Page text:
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There are three big priorities for local NHS leaders, according to NHS England chief finance officer Julian Kelly last week. They were the vaccine programme, clearing “several thousand” blocked beds ahead of the oncoming winter, and ramping up elective activity to clear the backlog. 

He therefore made two major announcements while speaking at the Healthcare Financial Management Association. First, that he would give local leaders a free hand to stand up local initiatives and schemes to free up bed space, be that using hotel rooms or paying for someone to go into a care home.

“We need to see if we can mitigate and reverse the effect of the increase in blocked beds that we have seen,” Mr Kelly said. Trust and system leaders should press forward with their local schemes while assuring them that he would find a way to pay for them so that trusts can improve patient flow and cut ambulance handover delays.

On top of this, in the medium-term, he said increasing elective activity will be crucial. As a result, he said, there will be a “payment by results” component to the contract next year.

“It is a really important part of the contract that we have with government that we, if at all possible, meet the goals for activity that they have agreed with us as part of giving us £9bn. And we still think a strong volumetric element to paying for elective work is going to be central to that.”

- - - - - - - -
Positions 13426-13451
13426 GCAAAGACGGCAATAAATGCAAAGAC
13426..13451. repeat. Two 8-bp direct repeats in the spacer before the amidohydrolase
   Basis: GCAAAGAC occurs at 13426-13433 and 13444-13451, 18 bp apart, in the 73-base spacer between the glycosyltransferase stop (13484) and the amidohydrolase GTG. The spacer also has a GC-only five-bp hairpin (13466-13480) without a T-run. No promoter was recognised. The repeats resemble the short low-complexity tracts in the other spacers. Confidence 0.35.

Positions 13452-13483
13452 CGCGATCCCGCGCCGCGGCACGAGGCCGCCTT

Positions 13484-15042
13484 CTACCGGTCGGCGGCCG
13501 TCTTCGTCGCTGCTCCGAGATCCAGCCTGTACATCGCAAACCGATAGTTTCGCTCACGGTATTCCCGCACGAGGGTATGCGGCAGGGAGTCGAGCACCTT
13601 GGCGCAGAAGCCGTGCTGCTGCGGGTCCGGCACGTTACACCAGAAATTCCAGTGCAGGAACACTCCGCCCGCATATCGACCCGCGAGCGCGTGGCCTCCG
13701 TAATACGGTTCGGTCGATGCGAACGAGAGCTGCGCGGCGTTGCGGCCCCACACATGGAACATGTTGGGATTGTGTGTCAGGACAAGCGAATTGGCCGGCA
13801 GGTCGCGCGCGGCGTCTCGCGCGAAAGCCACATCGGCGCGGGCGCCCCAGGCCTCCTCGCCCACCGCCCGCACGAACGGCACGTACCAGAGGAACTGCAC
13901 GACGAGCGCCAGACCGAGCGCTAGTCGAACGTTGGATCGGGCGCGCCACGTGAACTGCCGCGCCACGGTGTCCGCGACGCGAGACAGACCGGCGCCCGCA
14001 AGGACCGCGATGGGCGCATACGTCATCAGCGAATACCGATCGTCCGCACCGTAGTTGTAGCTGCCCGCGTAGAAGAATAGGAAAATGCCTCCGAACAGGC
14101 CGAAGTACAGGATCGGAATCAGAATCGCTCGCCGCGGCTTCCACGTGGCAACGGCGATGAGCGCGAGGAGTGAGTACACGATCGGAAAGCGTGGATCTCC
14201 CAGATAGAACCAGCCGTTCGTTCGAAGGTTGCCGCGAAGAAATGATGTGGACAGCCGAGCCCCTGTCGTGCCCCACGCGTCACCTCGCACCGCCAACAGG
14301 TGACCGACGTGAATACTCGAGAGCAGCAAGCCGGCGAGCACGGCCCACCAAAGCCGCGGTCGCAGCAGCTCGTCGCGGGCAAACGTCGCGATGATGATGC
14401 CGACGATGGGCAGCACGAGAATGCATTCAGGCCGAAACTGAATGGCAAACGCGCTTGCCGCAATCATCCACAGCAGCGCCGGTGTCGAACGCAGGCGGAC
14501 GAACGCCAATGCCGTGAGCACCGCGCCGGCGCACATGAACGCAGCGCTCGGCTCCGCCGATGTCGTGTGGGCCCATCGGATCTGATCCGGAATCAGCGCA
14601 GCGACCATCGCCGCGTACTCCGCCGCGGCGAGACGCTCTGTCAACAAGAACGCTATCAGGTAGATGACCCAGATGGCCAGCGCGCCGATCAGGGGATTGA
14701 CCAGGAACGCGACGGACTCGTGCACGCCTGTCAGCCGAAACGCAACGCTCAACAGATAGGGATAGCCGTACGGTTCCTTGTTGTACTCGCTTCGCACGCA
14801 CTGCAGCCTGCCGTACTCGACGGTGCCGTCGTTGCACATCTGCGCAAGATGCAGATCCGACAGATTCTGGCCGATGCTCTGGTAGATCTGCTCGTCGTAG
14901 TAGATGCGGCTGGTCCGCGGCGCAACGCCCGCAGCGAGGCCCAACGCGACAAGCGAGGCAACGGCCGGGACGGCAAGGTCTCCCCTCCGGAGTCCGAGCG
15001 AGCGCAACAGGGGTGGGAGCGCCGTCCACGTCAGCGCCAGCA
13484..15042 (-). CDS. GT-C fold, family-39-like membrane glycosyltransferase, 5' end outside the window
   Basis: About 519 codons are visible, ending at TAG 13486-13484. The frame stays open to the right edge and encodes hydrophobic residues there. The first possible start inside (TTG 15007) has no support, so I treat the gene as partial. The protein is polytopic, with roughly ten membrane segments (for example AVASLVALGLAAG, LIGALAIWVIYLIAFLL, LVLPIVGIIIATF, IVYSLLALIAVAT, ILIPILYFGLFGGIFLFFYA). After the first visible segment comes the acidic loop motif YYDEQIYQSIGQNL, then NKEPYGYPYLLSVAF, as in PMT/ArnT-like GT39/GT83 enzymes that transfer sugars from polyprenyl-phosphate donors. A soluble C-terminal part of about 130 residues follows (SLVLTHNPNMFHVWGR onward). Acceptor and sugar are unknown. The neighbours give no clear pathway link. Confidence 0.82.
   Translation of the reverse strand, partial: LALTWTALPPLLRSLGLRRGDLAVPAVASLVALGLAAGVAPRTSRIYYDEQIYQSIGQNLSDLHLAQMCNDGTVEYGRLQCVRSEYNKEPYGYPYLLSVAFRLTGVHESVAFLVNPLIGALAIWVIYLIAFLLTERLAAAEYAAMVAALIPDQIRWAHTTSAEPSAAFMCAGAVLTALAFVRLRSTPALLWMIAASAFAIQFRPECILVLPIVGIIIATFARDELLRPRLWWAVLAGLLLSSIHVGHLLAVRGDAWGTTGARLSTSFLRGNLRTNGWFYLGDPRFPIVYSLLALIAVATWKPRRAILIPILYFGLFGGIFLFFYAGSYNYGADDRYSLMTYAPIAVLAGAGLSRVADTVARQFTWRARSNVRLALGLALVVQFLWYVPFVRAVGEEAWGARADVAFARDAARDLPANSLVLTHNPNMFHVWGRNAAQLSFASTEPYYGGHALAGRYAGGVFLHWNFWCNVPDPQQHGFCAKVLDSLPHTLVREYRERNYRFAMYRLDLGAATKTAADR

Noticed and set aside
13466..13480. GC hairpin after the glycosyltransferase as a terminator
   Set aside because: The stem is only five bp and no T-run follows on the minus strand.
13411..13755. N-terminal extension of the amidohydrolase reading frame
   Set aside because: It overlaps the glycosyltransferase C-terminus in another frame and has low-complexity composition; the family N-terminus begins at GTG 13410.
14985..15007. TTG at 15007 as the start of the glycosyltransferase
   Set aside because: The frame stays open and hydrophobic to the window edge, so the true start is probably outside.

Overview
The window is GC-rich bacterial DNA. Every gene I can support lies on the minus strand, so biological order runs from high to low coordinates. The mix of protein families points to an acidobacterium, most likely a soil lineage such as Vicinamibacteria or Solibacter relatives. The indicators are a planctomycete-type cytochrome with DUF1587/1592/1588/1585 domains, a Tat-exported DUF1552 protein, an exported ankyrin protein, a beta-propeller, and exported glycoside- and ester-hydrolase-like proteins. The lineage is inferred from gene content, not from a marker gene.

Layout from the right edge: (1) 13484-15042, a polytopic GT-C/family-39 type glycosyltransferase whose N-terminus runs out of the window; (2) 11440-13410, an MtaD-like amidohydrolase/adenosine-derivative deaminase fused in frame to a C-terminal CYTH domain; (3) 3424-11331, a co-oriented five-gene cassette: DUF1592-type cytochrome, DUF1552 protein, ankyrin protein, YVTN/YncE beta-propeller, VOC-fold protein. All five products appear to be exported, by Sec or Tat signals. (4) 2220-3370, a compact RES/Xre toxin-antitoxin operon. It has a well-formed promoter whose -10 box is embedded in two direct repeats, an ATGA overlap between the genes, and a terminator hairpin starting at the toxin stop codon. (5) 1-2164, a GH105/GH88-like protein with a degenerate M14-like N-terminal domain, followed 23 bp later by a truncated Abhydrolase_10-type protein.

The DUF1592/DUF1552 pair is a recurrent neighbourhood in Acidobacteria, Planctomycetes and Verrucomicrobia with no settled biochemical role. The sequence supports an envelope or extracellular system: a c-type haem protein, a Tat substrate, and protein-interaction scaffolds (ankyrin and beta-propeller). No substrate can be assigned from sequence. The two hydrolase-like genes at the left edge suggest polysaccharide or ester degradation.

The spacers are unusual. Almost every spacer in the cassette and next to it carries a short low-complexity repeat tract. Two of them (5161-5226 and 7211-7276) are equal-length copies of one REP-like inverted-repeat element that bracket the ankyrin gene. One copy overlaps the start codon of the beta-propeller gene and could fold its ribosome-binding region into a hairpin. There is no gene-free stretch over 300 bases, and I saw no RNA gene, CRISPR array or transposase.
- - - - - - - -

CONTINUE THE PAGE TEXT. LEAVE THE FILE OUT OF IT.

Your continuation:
This will mean the current emergency funding arrangement for the NHS comes to an end. The service has been paid through block contracts with the centre to cover provider costs during the pandemic.

Next financial year the health service will “get back to proper system ownership of the payment flows”.

Going nowhere fast

Data on discharges released for the first time by NHSE show the challenge faced by many trusts in discharging “medically fit” patients to free up beds for emergency or elective patients.

HSJ analysis of NHSE winter sitrep data released last week shows that at least a fifth of hospital patients at 31 trusts had been there for 21 days or more in the week of 29 November. Just 12 trusts were in this position during the same week last year.

NHSE says that more than one in 10 beds during the last week of November were occupied by patients who were medically fit to leave.

Further HSJ analysis of these new discharge figures reveals that, at 19 trusts, at least a fifth of their patients were medically fit for discharge in the week of 29 November.

At 13 trusts, at least 10 per cent of patients were both medically fit for discharge and had been in hospital for 21 days or more.